A new architecture for transformational change


Continual pressures, continually increasing

When you’re the one responsible for development of an organization’s human capital (the assets that really make things happen) you face daunting challenges every day. You know, those monster issues like expanding organizational capabilities, releasing creativity and innovation, building teamwork in an ever changing landscape, and developing a constructive culture to support your strategic plan. The issues behind the pressures are common:

  • Technology is changing at an increasing rate, and new competitors are transforming the marketplace into a global reality.
  • Creativity, innovation, and speed to market are critical business drivers. It’s essential to keep up with competition and the ‘speed of need’.
  • The demand for top talent is increasing, just as competitive pressures to get and keep the best are escalating.
  • Multiple layers of hierarchy are interfering with the agility required to manage the pace of business today.
  • A structure of multiple project teams is overtaking the enterprise. Smaller, cross-functional teams enable greater autonomy, speed of decision-making, and tighter focus on their distinct market segments.
  • Building relationships essential for teamwork must overcome geographic dispersion of team members and lack of inclusive behaviors.
  • New behaviors that form new working environments (culture) are essential to support business strategies and plans. But the wrong culture will work against you.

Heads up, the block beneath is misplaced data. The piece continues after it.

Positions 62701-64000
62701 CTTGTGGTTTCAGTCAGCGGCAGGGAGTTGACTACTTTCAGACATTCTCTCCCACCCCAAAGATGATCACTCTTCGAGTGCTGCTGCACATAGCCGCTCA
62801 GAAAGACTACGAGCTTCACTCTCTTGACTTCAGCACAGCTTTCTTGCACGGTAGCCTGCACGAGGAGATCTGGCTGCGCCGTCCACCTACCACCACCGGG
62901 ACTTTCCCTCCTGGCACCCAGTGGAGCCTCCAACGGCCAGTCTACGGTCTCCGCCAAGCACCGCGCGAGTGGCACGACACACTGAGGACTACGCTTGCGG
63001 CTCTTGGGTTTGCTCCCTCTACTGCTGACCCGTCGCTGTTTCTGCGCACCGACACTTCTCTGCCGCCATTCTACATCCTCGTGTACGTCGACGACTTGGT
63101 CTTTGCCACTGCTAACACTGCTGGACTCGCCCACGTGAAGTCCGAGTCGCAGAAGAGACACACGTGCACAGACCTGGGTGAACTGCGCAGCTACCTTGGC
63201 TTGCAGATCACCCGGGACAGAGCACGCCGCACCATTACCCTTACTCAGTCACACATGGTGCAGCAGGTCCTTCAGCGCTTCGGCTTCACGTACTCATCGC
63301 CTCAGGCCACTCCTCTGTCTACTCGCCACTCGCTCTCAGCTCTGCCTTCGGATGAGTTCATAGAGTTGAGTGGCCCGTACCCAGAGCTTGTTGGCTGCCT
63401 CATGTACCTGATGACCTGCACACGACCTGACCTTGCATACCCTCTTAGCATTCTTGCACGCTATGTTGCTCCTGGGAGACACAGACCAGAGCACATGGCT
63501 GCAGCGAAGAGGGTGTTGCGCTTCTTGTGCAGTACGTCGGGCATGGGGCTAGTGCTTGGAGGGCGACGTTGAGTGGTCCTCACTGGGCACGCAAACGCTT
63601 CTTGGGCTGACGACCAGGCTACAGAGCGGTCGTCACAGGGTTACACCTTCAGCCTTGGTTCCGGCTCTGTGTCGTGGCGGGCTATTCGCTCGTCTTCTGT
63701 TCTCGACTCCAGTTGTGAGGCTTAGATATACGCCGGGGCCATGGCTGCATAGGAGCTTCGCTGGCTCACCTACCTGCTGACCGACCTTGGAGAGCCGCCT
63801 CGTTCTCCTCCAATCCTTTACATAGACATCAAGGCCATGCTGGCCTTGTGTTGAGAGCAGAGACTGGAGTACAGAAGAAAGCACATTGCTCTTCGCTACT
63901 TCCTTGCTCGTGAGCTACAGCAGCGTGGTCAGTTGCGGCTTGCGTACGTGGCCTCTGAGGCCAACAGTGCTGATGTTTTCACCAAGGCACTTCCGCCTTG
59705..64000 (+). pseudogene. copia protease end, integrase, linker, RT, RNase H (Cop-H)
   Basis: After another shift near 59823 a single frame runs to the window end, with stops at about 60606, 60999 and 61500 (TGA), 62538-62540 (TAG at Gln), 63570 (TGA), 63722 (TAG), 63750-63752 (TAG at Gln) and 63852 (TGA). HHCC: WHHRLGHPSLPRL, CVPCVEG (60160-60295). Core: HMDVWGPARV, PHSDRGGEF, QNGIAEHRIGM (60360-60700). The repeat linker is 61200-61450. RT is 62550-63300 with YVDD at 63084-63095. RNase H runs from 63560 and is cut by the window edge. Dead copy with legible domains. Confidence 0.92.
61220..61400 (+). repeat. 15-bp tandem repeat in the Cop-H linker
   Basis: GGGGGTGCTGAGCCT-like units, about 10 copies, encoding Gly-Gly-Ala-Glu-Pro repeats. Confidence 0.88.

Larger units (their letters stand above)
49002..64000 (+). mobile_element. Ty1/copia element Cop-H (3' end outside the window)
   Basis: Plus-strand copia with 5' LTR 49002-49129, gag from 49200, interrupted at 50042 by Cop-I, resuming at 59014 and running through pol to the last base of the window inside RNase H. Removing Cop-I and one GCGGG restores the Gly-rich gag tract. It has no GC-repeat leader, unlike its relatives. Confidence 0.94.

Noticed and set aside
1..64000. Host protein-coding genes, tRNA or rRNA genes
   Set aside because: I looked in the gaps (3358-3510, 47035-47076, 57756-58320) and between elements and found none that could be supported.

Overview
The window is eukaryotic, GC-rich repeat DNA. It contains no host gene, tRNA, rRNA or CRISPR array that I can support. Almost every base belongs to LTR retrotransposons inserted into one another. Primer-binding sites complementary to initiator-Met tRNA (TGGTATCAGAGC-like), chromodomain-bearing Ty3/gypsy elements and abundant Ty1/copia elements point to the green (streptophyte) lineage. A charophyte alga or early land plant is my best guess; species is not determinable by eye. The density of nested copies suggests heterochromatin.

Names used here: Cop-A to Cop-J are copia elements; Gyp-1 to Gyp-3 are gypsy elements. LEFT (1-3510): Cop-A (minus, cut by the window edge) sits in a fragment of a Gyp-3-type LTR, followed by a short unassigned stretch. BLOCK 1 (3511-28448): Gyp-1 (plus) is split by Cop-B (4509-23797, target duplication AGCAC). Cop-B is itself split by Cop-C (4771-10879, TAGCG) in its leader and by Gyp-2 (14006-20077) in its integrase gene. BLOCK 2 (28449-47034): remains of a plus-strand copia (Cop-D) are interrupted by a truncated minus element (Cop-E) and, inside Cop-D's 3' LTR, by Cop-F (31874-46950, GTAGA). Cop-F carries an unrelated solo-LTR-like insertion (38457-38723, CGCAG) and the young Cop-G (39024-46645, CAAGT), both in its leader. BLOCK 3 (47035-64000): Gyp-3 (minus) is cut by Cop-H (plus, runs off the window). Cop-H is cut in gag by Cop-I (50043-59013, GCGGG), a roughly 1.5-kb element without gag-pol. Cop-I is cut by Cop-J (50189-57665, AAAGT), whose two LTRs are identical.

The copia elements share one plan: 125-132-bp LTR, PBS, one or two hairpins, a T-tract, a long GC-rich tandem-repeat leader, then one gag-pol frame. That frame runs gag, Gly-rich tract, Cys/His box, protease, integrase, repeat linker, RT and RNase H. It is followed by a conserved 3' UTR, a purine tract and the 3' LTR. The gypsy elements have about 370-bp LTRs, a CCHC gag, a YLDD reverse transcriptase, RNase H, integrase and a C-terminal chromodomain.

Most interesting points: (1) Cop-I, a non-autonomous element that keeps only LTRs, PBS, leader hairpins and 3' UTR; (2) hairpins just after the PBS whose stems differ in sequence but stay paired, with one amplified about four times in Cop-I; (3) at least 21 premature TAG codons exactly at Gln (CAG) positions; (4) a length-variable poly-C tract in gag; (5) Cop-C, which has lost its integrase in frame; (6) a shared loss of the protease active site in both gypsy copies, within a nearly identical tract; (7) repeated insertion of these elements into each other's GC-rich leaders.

The right development foundation

Strategic plans are developed in every organization, to plot a course that responds to the issues and drivers noted, along with many more. Strategic plans address what needs to be done. Making those plans is one thing, but executing them is quite another. And probably the biggest challenge in executing any plan is to manage foundational issues—how things are done. That’s behaviors.

When you get down to it, executing any new strategy or plan will require new behaviors. How people behave, underpins the implementation for any set of goals. Experience has shown that building the right foundation won’t be found through compliance systems, big events, or traditional training programs. Developing the right behaviors requires more than restrictive rules, pushing information, and conducting surveys. Leader-led change initiatives can work, but, experience has shown that most executives have neither the time nor the aptitude to personally drive a behaviors development program over the months and years that it often takes.  Structure, and the discipline to stick with integrated processes, are required. And everyone in the organization needs to participate in the process.

Change the focus to behaviors

There is compelling research that shows we need a focus on developing behaviors to drive results and to effectively manage implementation of any plan. In their book, "Influencers", Patterson et al, noted that two conditions generally need to be met before people take action—they have the ability to act, and the action will make their life better. Research by B.J. Fogg (Persuasive Technology Lab, Stanford), found that behaviors occur as a result of ability, motivation, and triggers coming together at the same time. If one of these factors is missing, the behavior won’t occur.

These findings are key to designing processes and measurements that:

  • Stimulate growth of critical abilities